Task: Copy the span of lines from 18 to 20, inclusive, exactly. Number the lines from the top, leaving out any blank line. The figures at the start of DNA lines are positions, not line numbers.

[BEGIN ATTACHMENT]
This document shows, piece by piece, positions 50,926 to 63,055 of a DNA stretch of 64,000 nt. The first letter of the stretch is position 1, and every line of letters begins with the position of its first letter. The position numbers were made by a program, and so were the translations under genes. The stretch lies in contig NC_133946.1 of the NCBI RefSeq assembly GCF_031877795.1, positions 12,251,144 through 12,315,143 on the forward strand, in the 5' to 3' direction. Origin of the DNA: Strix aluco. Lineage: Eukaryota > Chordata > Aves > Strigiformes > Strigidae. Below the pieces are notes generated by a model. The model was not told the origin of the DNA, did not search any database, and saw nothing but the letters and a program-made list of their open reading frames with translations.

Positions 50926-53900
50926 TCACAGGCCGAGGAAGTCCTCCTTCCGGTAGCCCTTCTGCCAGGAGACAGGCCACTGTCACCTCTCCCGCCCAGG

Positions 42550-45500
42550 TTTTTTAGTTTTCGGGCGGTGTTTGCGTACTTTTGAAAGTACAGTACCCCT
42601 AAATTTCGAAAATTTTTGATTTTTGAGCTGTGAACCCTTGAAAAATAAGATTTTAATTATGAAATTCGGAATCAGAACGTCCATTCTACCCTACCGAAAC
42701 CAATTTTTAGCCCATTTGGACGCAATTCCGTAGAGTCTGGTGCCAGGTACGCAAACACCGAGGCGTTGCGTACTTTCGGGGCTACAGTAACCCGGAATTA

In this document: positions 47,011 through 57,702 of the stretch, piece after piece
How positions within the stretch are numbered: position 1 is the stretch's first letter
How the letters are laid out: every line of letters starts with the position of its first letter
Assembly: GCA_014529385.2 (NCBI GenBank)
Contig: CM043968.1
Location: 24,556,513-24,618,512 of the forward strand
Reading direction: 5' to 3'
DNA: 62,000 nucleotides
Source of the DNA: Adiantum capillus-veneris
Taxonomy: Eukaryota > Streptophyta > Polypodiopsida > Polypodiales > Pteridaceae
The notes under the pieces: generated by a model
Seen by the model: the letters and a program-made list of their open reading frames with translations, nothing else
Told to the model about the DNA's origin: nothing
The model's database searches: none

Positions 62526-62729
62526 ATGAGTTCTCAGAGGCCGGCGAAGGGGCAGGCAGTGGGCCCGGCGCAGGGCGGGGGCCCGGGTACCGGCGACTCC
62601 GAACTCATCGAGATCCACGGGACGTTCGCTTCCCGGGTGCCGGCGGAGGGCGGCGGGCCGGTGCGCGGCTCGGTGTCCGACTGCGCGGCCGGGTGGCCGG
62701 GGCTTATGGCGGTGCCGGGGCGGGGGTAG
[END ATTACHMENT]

The notes under the pieces: generated by a model
Seen by the model: the letters and a program-made list of their open reading frames with translations, nothing else
Told to the model about the DNA's origin: nothing